Harris County to expand program for offenders with mental health illness
Harris County officials on Wednesday announced the expansion of a program that aims to give low-level offenders with mental health illnesses psychiatric help in lieu of jail time.
More than 1,000 people have been sent to the Judge Ed Emmett Mental Health Diversion Center in Midtown since September, resulting in an estimated $9 million in cost savings, District Attorney Kim Ogg said. She anticipated the number of clients could double or triple over a similar time period with the expansion of the program, which previously focused mostly on trespassing offenses.
“It not only saves lots of money at the jail and courts, but we get people appropriate treatment,” she said.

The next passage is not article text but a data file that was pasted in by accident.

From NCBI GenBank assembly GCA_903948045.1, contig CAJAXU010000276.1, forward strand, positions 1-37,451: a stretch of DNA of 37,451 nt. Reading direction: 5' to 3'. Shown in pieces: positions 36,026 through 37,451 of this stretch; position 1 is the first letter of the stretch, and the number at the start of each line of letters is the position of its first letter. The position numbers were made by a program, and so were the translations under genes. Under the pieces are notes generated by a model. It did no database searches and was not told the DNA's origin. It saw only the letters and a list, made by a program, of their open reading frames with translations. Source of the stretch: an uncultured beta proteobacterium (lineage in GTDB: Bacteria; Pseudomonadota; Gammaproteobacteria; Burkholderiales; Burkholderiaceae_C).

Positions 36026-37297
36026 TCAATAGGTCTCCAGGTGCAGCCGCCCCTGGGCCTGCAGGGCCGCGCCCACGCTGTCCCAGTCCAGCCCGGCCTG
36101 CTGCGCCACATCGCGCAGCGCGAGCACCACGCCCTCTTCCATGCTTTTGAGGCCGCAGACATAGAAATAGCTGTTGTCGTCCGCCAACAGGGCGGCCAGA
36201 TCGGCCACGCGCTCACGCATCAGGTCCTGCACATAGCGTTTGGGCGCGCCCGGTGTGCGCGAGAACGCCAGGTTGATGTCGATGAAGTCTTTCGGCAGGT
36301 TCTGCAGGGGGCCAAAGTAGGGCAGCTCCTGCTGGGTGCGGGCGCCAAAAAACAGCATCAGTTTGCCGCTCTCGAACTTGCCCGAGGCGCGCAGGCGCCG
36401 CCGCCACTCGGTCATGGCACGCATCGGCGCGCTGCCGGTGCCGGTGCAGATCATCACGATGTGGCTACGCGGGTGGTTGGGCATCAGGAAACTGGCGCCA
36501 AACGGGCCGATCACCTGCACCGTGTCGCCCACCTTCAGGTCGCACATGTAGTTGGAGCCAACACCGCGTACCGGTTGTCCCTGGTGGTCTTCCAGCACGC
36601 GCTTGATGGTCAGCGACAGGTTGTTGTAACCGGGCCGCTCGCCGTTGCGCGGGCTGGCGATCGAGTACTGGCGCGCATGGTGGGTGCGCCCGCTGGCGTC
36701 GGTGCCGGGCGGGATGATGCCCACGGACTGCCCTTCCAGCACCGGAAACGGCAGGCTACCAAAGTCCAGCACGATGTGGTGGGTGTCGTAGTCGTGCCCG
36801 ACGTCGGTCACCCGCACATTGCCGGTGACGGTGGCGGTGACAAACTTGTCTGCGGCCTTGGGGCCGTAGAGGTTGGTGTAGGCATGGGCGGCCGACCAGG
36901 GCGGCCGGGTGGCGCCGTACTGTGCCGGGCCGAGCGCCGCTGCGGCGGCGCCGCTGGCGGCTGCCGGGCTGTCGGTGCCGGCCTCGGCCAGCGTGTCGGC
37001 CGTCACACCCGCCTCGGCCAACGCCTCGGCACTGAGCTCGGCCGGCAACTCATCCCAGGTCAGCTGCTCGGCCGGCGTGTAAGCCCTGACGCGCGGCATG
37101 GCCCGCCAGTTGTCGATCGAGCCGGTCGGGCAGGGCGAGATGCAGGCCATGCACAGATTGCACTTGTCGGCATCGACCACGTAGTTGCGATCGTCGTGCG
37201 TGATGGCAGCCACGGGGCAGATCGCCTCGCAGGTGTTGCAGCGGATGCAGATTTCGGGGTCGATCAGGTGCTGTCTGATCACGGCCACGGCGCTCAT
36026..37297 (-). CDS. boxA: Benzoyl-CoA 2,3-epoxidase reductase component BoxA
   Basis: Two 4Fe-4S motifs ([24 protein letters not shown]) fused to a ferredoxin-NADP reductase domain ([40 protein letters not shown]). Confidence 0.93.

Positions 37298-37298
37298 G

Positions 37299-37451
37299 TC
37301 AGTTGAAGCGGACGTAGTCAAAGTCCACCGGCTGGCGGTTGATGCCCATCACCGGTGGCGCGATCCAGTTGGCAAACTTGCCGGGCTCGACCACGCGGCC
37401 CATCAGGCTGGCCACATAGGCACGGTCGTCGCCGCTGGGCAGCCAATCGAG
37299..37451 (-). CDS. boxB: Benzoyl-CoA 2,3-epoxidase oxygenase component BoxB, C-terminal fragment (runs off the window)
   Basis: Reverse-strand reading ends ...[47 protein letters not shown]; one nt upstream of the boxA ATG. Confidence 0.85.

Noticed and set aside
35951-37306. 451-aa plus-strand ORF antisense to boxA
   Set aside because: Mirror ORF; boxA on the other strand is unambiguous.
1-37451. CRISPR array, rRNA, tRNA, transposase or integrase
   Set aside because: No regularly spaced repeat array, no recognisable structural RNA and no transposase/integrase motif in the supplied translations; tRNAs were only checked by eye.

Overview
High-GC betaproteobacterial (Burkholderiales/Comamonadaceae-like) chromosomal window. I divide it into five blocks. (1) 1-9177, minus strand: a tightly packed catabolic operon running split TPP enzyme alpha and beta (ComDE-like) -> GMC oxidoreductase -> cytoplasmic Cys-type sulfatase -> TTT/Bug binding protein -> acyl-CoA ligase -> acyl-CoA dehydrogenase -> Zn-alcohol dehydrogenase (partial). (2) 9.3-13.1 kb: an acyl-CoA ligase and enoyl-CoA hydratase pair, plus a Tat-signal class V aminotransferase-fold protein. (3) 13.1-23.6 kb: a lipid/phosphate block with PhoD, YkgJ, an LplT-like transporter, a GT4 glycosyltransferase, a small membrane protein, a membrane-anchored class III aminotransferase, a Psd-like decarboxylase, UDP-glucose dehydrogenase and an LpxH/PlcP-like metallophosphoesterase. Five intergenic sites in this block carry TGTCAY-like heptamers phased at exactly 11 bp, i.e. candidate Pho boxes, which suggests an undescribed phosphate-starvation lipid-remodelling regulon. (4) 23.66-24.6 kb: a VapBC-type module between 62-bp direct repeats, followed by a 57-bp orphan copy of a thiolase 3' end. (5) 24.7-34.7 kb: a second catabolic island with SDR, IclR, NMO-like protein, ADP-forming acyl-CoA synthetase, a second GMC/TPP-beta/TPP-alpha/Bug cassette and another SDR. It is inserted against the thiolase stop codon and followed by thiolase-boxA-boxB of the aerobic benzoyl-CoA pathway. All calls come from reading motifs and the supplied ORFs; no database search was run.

The center’s expansion means that the program will now include eligibility for an array of non-violent, low-level misdemeanors, such as failure to identify to a police officer.
The Ed Emmett building, which began taking clients on Sept. 4, is a pre-booking alternative to jail for low-level, non-violent offenders with mental health illnesses. If a police officer finds an offender who clearly displays signs of mental health illness, they can be sent to the center and avoid a criminal charge altogether — part of a larger effort to close a revolving door of people repeatedly booked in jail for the same crimes.